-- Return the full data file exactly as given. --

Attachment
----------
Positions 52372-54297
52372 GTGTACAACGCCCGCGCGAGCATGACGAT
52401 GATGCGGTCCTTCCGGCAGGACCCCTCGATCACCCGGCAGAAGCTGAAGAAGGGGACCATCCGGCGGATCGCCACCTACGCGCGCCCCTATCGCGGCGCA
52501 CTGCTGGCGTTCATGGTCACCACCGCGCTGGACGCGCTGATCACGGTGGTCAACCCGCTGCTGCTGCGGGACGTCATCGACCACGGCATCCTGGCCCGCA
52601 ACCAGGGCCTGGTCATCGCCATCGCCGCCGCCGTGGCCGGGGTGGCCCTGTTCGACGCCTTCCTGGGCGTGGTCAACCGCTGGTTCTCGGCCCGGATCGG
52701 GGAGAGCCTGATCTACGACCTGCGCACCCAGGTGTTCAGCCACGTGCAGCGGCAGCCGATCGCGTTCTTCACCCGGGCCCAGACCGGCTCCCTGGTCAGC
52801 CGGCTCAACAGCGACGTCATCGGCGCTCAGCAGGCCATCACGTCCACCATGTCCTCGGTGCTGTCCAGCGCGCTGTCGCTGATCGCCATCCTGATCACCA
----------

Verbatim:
Positions 52372-54297
52372 GTGTACAACGCCCGCGCGAGCATGACGAT
52401 GATGCGGTCCTTCCGGCAGGACCCCTCGATCACCCGGCAGAAGCTGAAGAAGGGGACCATCCGGCGGATCGCCACCTACGCGCGCCCCTATCGCGGCGCA
52501 CTGCTGGCGTTCATGGTCACCACCGCGCTGGACGCGCTGATCACGGTGGTCAACCCGCTGCTGCTGCGGGACGTCATCGACCACGGCATCCTGGCCCGCA
52601 ACCAGGGCCTGGTCATCGCCATCGCCGCCGCCGTGGCCGGGGTGGCCCTGTTCGACGCCTTCCTGGGCGTGGTCAACCGCTGGTTCTCGGCCCGGATCGG
52701 GGAGAGCCTGATCTACGACCTGCGCACCCAGGTGTTCAGCCACGTGCAGCGGCAGCCGATCGCGTTCTTCACCCGGGCCCAGACCGGCTCCCTGGTCAGC
52801 CGGCTCAACAGCGACGTCATCGGCGCTCAGCAGGCCATCACGTCCACCATGTCCTCGGTGCTGTCCAGCGCGCTGTCGCTGATCGCCATCCTGATCACCA